I’ve never understood why some companies define customers that have not bought within the past year as being a “lapsed buyer”. Since I started driving 40 years ago, I have owned six Ford F-150s. That is a pretty remarkable run of customer loyalty. I buy a new truck on average every 6 to 7 years. Yet, the Ford Motor Company stops promoting to me after four years each time I buy a new truck. To their Marketing Department, I’m lapsed because I did not meet their definition of a loyal customer.

Many catalog companies do the same, but they add one additional variable. Consistently, I hear catalogers imply that it was the customer’s fault for not buying and thus becoming a lapsed buyer. The customer did not understand the creative intent of the catalog, or wasn’t motivated enough by 30% off, so let’s go to 40% off next season.

With that line of thinking, it is easy to understand how a marketer could believe that hiring the right email company, with the right data, could help them win back those wayward lapsed customers. “We just didn’t have the right data before – now let’s blast out some personalized emails”.

But that’s not what caused your customers to lapse. It’s product – always has been, always will be. Let me give you an example. I am a huge fan of Prairie Home Companion and Garrison Keillor, and have been since the early 1980s. Some people go to Bruce Springsteen concerts – I go to Garrison Keillor readings.

To my British readers, and to anyone else that has never heard of Prairie Home Companion, Garrison Keillor started a variety radio program on public radio in 1974 that airs every Saturday night. It is a combination of folk, country, a little gospel, and stories with dry mid-western humor. It may not be your cup of tea, but it does have a following.

I bring all this up because Prairie Home Companion, which was produced by Minnesota Public Radio, was so popular in the mid-1980s, that it developed a catalog of PHC products called Wireless. Over time, Wireless added more than just PHC products, added a sister catalog called Signals, went through a series of owners, and now has only one or two Garrison Keillor products. It is a classic case of a catalog that started as one thing and evolved into something else, based on changing product.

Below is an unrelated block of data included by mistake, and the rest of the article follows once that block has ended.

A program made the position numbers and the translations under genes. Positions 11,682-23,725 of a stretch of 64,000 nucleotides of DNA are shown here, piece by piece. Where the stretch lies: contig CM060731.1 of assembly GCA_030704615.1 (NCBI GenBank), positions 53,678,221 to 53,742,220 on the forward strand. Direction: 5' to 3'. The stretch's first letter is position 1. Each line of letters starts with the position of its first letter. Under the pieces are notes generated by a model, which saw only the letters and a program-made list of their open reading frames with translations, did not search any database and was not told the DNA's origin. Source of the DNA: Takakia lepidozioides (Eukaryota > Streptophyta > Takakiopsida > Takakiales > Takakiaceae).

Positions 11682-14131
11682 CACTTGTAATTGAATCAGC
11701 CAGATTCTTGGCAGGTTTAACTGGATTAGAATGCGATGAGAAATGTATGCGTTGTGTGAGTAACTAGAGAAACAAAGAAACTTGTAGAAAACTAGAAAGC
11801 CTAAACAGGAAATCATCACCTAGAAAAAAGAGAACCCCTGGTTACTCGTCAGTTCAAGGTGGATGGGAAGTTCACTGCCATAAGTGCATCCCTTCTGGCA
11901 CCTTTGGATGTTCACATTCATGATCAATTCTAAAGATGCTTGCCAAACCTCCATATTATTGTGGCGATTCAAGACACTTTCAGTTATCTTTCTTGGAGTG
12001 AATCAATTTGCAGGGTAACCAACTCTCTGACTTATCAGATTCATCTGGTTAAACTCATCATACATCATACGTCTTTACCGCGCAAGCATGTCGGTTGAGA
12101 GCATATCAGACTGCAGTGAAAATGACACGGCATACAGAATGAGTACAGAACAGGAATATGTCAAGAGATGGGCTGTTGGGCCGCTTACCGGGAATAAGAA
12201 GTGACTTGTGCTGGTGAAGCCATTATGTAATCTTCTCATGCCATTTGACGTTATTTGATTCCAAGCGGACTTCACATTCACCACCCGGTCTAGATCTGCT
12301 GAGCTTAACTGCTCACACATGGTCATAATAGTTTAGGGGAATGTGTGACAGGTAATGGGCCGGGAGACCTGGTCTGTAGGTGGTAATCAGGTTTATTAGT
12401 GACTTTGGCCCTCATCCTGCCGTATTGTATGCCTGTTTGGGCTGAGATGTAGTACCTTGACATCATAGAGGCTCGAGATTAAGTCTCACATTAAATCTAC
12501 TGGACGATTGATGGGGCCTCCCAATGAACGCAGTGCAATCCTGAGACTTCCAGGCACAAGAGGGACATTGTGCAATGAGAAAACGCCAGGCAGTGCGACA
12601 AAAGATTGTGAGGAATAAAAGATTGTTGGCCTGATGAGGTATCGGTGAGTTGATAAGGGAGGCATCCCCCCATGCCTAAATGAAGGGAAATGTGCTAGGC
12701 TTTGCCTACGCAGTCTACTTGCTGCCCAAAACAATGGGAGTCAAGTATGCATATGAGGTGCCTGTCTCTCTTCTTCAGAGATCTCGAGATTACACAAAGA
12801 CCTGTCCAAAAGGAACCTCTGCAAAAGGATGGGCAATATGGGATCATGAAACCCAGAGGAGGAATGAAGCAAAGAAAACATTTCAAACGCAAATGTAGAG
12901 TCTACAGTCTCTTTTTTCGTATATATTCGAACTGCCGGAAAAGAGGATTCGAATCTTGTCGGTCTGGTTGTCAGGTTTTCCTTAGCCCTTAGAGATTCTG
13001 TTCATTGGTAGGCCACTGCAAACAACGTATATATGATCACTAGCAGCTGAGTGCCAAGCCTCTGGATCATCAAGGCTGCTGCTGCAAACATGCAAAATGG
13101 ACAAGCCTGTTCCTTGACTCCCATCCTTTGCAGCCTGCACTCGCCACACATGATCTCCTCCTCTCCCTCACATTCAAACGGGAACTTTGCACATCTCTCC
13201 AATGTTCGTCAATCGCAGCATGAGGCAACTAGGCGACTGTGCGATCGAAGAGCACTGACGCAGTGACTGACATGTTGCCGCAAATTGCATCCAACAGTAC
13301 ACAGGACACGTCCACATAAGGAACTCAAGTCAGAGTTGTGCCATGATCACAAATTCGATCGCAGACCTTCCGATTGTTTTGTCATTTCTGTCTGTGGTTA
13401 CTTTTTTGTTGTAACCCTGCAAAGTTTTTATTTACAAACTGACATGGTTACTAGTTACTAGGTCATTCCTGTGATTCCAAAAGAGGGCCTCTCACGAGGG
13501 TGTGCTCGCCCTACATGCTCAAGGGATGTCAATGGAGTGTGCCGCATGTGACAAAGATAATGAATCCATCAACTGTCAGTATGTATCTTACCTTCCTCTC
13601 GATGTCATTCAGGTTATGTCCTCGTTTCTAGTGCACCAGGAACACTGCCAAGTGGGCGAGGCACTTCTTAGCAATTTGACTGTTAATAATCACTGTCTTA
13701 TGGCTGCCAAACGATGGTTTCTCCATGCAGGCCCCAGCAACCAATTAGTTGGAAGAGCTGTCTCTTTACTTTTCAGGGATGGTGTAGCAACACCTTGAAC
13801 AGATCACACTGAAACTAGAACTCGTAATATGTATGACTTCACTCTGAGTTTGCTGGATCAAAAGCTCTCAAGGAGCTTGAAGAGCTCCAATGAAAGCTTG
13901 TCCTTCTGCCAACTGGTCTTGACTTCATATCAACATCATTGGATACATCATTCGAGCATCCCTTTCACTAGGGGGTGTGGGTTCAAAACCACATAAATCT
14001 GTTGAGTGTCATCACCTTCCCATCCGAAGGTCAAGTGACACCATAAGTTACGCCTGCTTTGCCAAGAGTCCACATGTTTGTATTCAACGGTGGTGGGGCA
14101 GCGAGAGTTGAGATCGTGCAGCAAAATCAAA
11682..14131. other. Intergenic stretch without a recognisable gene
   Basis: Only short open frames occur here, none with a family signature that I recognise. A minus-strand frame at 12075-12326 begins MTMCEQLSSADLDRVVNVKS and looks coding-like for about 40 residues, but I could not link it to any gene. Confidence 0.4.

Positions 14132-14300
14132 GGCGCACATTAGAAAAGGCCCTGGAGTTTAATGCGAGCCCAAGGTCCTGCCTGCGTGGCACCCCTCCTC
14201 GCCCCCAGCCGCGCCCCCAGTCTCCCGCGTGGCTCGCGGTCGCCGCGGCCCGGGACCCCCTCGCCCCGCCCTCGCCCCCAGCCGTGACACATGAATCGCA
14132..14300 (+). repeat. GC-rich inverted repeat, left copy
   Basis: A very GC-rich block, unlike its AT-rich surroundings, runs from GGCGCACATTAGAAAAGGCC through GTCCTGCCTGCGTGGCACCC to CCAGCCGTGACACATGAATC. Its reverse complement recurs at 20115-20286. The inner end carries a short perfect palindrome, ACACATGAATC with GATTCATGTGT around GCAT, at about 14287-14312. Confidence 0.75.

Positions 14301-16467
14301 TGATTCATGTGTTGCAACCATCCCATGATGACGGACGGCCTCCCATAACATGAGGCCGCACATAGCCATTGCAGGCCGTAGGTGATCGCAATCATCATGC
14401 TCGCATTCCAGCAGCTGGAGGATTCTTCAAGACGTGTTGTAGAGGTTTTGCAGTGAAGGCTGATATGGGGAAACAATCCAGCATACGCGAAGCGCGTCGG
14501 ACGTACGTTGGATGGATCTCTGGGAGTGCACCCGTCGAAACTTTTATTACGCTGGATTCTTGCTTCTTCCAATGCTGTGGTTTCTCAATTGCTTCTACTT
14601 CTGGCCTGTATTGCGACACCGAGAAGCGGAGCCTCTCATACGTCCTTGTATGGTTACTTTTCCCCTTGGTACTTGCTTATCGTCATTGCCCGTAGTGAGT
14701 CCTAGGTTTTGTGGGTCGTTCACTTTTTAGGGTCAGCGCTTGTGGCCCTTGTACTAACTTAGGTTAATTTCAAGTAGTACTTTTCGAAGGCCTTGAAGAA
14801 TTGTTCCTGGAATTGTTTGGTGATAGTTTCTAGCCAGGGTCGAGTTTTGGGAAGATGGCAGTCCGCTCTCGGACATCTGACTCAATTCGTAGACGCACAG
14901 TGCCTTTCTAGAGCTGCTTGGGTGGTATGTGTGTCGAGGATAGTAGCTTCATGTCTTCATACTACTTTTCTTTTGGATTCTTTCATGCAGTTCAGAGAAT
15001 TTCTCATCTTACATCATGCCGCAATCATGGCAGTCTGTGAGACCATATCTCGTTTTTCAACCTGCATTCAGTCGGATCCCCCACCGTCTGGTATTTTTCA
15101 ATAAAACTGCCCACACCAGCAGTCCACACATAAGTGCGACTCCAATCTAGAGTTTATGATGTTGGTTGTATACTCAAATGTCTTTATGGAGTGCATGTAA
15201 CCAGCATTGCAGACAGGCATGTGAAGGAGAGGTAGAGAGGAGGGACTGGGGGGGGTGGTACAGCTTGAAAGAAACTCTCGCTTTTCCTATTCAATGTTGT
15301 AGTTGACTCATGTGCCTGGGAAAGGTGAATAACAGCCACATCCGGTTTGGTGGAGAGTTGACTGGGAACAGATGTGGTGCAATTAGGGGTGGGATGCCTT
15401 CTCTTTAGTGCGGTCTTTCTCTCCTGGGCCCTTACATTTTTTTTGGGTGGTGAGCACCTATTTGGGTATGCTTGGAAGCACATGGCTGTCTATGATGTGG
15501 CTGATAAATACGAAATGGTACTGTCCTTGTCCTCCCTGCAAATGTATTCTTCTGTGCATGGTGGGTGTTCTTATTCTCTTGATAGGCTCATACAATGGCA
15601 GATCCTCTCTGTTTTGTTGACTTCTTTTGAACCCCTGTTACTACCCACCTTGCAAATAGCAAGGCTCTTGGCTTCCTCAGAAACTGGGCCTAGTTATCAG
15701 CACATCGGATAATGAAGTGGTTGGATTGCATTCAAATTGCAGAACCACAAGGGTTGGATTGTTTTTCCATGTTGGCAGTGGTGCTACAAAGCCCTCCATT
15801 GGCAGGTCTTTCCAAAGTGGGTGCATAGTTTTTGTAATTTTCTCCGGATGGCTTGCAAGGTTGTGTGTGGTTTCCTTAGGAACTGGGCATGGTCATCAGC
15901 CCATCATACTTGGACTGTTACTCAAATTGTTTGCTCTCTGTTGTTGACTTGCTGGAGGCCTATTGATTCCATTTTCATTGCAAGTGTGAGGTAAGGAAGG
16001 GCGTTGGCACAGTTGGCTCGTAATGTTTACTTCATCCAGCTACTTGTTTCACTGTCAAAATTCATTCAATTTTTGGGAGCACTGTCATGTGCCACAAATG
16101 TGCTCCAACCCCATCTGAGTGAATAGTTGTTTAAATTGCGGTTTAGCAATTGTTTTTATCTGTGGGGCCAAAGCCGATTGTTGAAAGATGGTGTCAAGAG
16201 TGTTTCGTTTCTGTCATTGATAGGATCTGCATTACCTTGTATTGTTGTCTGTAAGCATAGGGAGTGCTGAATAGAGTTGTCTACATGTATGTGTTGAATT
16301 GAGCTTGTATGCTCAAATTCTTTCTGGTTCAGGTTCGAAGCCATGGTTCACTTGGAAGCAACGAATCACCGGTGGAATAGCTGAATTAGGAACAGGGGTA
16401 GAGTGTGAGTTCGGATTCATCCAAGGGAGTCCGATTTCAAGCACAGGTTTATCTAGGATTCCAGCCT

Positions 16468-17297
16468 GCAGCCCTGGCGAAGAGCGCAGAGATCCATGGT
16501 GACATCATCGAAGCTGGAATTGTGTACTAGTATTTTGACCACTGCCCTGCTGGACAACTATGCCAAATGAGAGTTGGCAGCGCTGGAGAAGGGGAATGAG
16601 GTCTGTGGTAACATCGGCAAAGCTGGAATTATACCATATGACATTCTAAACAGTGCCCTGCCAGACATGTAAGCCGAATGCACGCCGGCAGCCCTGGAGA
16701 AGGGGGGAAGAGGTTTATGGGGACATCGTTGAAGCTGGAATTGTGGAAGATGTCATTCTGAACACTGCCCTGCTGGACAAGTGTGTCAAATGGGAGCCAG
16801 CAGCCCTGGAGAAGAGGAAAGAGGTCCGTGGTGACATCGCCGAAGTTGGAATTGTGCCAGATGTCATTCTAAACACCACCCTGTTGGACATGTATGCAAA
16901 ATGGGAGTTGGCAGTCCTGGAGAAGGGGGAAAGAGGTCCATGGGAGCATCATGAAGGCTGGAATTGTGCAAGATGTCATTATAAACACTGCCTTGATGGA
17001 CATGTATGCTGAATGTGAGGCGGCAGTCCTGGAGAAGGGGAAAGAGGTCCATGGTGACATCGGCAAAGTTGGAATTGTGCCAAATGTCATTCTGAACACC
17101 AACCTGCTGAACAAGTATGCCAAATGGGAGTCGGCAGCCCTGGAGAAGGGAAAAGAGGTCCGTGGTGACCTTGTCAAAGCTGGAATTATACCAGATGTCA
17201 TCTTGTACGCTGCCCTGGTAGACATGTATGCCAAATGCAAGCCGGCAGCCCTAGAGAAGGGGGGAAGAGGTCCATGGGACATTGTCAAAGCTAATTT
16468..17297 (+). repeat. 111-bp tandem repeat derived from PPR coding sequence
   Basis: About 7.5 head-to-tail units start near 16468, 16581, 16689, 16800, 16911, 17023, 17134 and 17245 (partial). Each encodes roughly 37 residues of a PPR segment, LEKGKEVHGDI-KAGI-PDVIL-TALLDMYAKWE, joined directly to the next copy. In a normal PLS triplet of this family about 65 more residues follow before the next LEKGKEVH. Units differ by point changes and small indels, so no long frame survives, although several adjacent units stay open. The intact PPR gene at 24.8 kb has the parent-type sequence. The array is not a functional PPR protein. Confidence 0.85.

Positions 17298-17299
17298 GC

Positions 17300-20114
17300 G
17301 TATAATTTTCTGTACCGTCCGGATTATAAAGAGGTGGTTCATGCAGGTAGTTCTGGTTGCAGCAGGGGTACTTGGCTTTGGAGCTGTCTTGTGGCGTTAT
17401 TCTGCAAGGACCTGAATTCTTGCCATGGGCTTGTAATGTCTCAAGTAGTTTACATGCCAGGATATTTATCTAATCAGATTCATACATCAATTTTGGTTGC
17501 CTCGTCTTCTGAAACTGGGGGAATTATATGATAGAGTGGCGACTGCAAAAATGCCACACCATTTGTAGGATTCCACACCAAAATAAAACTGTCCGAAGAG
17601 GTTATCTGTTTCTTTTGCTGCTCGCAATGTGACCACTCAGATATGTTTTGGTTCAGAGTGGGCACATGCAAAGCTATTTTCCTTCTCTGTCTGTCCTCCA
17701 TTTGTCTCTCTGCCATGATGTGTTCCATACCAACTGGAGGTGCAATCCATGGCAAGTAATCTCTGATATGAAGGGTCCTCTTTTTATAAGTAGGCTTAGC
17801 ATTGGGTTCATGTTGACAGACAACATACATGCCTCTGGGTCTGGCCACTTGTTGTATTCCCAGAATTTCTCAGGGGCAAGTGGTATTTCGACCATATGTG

But Wireless is not what this posting is about. During all of Wireless’s changes in ownership, Prairie Home Companion separated from Minnesota Public Radio, becoming its own producer. They eventually created their own catalog called Pretty Good Goods. In 2015, its primary merchandise is recordings of old PHC shows and gifts related to Keillor’s fictional town of Lake Wobegon. The secondary category of merchandise is recordings of other shows on NPR or PBS including Car Talk and Wait Wait Don’t Tell Me.

Pretty-Good-Goods-Cover

I’ve been receiving this catalog since its inception, which I estimate was about 10 years ago. It’s a small digest size catalog at 24 pages. But here is the problem – the catalog is living on the past glory of PHC. I already own all of the recordings in the catalog; some originally purchased years ago on cassette and then purchased a second time on CD. I also own most of the gifts and Lake Wobegon memorabilia.

Pretty-Good-Goods-P3---4

Pretty-Good-Goods-PMB-T-shi

I found the lack of new products especially disappointing last holiday season. I’m a good customer of this catalog, and a big fan of PHC – but they had nothing new for me to buy.  All the RFM segmentation in the world followed by retargeting and emails won’t change that.

But what I found most disturbing were the products labelled as NEW, which really weren’t. These products include Ken Burns’ Civil War film which was produced in 1990! How can any merchant or creative director in good conscience label a 24 year old product “New”. Plus, I went back and found the same product in the 2011, 2012 and 2013 catalogs.

Or, the Powdermilk Biscuits Sweatshirt, which was labeled “New and Exclusive”. OK – maybe it is exclusive to this catalog. But I bought my first one from Wireless in 1985. If by chance it was “new” in 2014 to this catalog, the management behind this catalog should know that a PHC fan would recognize this product as having been around for 30 years. It would be like calling a Brett Favre or Bart Starr t-shirt “new”.